Since the judge ruled that a single count of solicitation is CIMT, rohit accumulated two CIMT offenses, which meant game over for him.
 
#10
Thanks for the responses so far. Interesting reads those. It appears that it may be hit or miss with respect to a successful stamping under the circumstances. I'll keep researching some more.

I'd like to add here that I was photographed and fingerprinted immediately following the arrest. Is this something I have to worry about in the sense that I'll be stuck for longer in Mexico if the adjudicating officer decides to wait for FBI fingerprint check results?

I do fully understand that even though the case was effectively dismissed, it is still a conviction from an immigration standpoint. I'm also aware that the offense constitutes a CIMT, although I may qualify for the petty offense exception. Even the immigration attorney that I have retained kept reiterating that fact. However, the net outcome of the stamping visit is purely at the interviewing officer's discretion and how he reads the court disposition relative to the rest of the facts of my case.

I have also confirmed from a criminal attorney here that the max jail time for this offense in Texas is 6 months. I'm eligible and have applied for "Texas Order of Disclosure" to seal my arrest record, being fully aware at this point that it can still be seen by immigration, LE and other governmental agencies. I'm doing this purely from a future employment, rental and housing applications etc perspective.

Again, thanks for the valuable feedback. Others can chime in if they have any more to add.
 
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Hexa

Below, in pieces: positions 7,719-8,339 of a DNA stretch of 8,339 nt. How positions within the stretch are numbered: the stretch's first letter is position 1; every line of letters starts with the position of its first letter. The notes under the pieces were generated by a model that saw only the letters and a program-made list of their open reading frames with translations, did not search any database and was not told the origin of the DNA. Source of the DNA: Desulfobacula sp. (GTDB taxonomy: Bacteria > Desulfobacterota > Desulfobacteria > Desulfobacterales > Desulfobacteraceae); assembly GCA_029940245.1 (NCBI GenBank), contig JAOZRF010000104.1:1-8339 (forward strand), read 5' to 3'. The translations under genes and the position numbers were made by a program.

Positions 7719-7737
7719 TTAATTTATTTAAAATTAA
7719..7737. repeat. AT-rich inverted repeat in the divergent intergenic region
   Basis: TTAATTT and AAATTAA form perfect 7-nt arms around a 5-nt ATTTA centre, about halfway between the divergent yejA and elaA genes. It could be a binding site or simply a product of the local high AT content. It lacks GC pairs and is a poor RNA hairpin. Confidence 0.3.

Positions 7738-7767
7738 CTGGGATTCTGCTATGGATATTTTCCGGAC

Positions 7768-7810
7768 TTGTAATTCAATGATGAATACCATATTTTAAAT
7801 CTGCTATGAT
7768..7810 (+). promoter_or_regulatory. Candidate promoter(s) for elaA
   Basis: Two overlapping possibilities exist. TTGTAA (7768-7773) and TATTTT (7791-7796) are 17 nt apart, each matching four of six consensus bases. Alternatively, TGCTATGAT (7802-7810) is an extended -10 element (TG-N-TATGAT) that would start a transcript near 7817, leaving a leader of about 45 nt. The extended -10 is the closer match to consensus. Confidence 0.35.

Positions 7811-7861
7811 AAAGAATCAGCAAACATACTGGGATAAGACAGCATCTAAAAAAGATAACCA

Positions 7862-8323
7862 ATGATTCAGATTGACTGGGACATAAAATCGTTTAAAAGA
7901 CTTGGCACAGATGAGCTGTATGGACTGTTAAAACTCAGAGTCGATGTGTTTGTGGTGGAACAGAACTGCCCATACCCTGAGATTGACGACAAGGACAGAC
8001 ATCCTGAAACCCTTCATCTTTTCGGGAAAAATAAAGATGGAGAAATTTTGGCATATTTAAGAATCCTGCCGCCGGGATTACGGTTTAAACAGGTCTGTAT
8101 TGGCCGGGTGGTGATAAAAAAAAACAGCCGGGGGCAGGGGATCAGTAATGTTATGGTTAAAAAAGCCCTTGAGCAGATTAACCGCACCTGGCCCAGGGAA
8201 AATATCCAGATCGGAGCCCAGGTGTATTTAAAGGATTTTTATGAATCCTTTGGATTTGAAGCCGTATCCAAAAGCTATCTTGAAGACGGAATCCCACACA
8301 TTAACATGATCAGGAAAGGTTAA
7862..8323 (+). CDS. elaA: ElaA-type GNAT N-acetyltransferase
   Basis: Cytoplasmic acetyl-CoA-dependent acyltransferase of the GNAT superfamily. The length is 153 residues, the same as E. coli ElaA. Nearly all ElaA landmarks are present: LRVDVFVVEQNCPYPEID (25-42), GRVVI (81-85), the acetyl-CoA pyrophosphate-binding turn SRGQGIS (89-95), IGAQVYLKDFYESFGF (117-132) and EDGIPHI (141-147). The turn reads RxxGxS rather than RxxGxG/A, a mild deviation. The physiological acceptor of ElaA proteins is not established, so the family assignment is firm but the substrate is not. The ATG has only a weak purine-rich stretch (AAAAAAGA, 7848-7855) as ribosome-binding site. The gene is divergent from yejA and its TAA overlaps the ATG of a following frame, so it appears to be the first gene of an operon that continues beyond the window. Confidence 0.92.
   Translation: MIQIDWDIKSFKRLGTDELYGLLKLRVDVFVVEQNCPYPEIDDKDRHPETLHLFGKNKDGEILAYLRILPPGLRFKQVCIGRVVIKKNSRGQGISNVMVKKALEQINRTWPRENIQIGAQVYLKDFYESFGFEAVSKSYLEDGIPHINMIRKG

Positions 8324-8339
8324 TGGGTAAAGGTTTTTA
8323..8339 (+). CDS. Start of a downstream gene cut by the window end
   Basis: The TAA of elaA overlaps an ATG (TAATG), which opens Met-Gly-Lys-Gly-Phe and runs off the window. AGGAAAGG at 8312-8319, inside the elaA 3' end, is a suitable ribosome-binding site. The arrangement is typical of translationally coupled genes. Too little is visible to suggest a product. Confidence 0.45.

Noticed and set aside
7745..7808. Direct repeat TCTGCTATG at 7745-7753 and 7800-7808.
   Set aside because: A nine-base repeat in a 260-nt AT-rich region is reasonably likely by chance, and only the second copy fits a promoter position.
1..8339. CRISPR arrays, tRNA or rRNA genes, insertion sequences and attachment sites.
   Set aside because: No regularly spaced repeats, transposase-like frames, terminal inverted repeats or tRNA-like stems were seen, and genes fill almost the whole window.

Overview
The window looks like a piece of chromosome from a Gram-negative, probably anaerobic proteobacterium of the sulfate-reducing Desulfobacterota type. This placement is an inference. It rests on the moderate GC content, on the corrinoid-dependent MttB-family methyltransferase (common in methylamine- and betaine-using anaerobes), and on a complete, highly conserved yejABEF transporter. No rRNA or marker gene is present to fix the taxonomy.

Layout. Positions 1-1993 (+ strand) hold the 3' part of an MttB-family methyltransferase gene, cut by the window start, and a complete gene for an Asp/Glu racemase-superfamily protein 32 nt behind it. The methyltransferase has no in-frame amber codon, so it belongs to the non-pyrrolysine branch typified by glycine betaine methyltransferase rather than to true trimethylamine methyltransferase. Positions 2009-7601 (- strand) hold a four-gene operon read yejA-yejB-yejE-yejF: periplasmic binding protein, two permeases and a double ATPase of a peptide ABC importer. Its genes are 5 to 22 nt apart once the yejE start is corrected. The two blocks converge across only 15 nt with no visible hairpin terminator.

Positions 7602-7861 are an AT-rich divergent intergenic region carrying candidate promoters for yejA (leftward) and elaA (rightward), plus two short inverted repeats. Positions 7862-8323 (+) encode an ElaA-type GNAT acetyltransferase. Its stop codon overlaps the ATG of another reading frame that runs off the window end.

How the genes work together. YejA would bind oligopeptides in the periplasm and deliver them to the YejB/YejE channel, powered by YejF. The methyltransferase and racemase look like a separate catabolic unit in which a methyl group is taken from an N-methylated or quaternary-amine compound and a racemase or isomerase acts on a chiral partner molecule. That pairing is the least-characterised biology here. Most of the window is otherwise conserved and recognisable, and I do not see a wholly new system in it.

Registered Users (C)
#12
Your both wrong, it is not a CIMT. It is it's own crime under 212(a)(2)(D)(i), and maybe under (ii) and (iii)
So the Federal Judge and the BIA got it wrong? You might want to take a look again at the definitions.

212(a)(2)(D)(i) criminalizes engaging in prostitution. In simple English: becoming a prostitute. He was not the prostitute.
212(a)(2)(D)(ii) criminalized procuring prostitution. In simple English: becoming a pimp. He was not the pimp.
212(a)(2)(D)(iii) criminalized coming to the united states for commercialized vice. Unless they can prove he specifically came to USA to find prostitutes, he can't be charged with this.
 
#13
What is teh final outcome of your case?

Thanks for the responses so far. Interesting reads those. It appears that it may be hit or miss with respect to a successful stamping under the circumstances. I'll keep researching some more.
.

Can you share your final result? Did you run into any trouble in POE?
 
#14
Can green card travel outside of US after convicted with only one count of soliciting prostitution

I run into similar situation, and have done some research. Here is my conclusion and I believe other people in my situation can benefit from our discussion if they see this post. So any comment is much appreciate.


Background:
State/Country relating to question: Minnesota
Additional information to your question: I has green card since 06-16-2008 and have been in US since 1996 Mar (F1) and changed to H1 in 2000. My last travel outside of US is 04-23-2008 with AP document. I was arrested on Jan 16, 2013 and charged with gross misdemeanor of soliciting prostitution in MN. The case is not final yet. The current deal is to plea guilty for the charge of misdemeanor of soliciting prostitution imposes max 90 days jail and/or 1000 fine, but the deal is no jail time and just pay fine and take classes. I will take this deal.


My conclusion:
With the single act of soliciting prostitution convicted with misdemeanor (max jail 90 days and/or 1000 fine), I am not deportable, nor inadmissible. Means I can stay in US and travel outside of US, because of:

1. single act of soliciting prostitution is not CIMT and is not a ground of inadmissibility or deportation. See Matter of Gonzalez-Zoquiapan, 24 I&N Dec. 549 (BIA 2008), wherein the court found that a single act of soliciting prostitution on one's own behalf does not fall within section 212(a)(2)(D)(ii) of the Immigration and Nationality Act (INA).

2. Adjustment of Status Following an Admission Does Not “Re-Start” the Five-Year Clock for Purposes of the Moral Turpitude Deportation Ground, seeMatter of Alyazji, 25 I&N Dec. 397 (BIA 2011), so the date my status changed to LPR is not the date of admission.